Fuji enthusiasts have been asking for a full frame camera to increase their photographic potential for a while now.
Despite that, for several years now, the manufacturer has stayed true only to APS-C sized mirrorless cameras and was very successful at it.
But today, years of fans’ pleading was heard… Or was it?
The newly announced and available in early 2017 GFX 50S is not a full-frame camera.
It’s bigger, literally.
It will be built around 43.8 × 32.9mm image sensor with 51.4MP coupled with X-Processor Pro (the fancy name for the image processing processor). This sensor seems very much identical to the sensor Sony’s used in Pentax 645Z and Hasselblad X1D and the fact that it has traditional Bayer array, and not the company's patented X-Trans, only strengthens this suspicion. By the way, the dimensions of this sensor are 4 times larger than that of APS-C format that Fuji X-T cameras operate with today, and 68% larger than a conventional Full Frame sensor.
So, it definitely will bring up the metrics for ISO and dynamic range to a new level compared to company’s current offerings, but I don’t think it necessarily will be better than the best of the Full-Frames currently available. You can read more about this sensor and my thoughts about it here.
As for the body, it seems to inhabit the same philosophy of rigid and yet compact design found in other Fujifilm cameras. In fact, it GFX 50S looks very much like Fuji X-T2 on steroids, which is rather a good thing. None of the specifications were released yet, but the body seems to have dimensions similar to a typical DSLR, which will make this camera bigger than the recently announced Hasselblad X1D but much smaller than the Pentax 645Z. Needless to say, that the body and all lenses will be weather-sealed.
With the new sized sensor – there’s a new mount. It’s called the G-mount and there will be several lenses available for it: GF 63mm F2.8 WR, GF 32-64mm F4 LM WR, GF 120mm F4 Macro R LM OIS WR, GF 23mm F4 R LM WR and GF 110mm F2 R LM WR. If you want to know what focal length and bokeh will those be equivalent in 35-mm, multiply the values by 0.79. This seems like a good initial set.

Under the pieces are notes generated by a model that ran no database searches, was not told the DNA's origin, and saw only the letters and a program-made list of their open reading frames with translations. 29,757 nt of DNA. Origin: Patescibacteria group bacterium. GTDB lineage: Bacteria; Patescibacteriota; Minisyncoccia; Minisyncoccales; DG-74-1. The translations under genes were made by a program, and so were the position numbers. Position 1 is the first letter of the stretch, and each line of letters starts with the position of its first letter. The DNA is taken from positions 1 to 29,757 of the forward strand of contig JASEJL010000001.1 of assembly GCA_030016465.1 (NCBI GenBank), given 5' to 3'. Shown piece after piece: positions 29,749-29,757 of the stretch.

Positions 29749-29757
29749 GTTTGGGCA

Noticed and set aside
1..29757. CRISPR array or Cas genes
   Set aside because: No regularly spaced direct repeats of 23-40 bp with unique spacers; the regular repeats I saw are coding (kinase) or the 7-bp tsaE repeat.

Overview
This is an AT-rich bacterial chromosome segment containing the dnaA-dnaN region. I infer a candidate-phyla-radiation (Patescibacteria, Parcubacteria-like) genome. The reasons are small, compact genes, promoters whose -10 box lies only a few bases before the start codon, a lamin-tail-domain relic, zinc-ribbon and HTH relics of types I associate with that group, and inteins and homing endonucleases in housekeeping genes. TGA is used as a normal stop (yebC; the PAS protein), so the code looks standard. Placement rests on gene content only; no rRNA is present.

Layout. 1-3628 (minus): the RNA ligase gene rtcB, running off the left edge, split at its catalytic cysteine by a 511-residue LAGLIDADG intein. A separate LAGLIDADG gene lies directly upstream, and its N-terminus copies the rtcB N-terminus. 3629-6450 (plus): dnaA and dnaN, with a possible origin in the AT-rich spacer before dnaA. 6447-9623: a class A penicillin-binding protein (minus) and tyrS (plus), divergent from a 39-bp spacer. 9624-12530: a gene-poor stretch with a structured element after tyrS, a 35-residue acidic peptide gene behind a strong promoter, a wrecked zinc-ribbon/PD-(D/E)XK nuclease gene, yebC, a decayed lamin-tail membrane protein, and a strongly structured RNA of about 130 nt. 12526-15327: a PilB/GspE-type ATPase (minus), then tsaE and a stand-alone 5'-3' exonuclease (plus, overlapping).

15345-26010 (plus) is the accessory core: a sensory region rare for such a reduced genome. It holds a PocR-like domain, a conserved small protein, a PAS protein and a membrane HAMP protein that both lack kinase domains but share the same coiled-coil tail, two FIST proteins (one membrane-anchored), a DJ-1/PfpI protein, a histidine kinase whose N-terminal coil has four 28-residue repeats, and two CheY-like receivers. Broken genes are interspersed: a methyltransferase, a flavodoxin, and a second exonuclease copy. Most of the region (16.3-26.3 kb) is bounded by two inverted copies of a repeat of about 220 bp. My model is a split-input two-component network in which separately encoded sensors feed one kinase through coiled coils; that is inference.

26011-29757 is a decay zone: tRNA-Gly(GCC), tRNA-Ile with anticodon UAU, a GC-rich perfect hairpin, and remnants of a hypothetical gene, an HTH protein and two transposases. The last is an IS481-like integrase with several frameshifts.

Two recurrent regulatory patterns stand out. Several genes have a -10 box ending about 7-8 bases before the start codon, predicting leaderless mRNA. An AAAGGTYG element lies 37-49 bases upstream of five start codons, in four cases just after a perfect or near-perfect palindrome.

The viewfinder is worth mentioning, as it’s of a clip-on construction, so you can always take it off for better portability or when outpouring to an external monitor, so it doesn’t get in the way. There will also be an optional adapter which will allow you to tilt the viewfinder way up, so you can shoot at waist level and other awkward positions.
As for the pricing, Fujifilm didn’t say anything about it yet, except that the camera with the kit lens will cost “well below $10,000”. So, I think we can expect the price to be somewhere around $5,000 for body and $7,000 with the lens which will be cheaper than $9,000 offering from the Hasselblad.
So, in the end, does this announcement mean that Fuji finally listened to their fans and decided to make them happy? Not really. As big of an announcement as this is, I can’t help but wonder what is the target group for this camera? Fujifilm now makes great APS-C mirrorless cameras but they are not exactly cheap, going for about $2,000 – the price of a good full-frame. But customers wanted an even more capable camera for their needs, one they actually would be able to afford. I think they imagined something like the A7R II but without the inherent bugs in usability and user interface that Sony has, with a maximum price tag of $3,500. Fuji decided to go Medium Format instead, so this price definitely will not be achievable. As I mentioned, we’re looking for a price around $6000-7000 and at this level, you can through in additional $2k, get the Hasselblad X1D that has the same sensor but is smaller, sexier and most importantly available now.
Also it’s not like this camera will be very appealing to current Fuji system users as they still will have to get new lenses and accessories for this camera anyway, so the switch to a different manufacturer becomes even easier. Actually, a part of me wishes that all these Medium Format manufacturers (Pentax, Hasselblad and now Fujifilm) came to an agreement and implemented the same Medium Format mount in their cameras and lenses, which would make life for the consumer easier by lessening the shortage of lenses that can be seen for all 3 cameras (645Z, X1D, GFX 50S).
But until this happens (if ever) every manufacturer tries to hook up the consumer to its own ecosystem and it's the end user who suffers the consequences.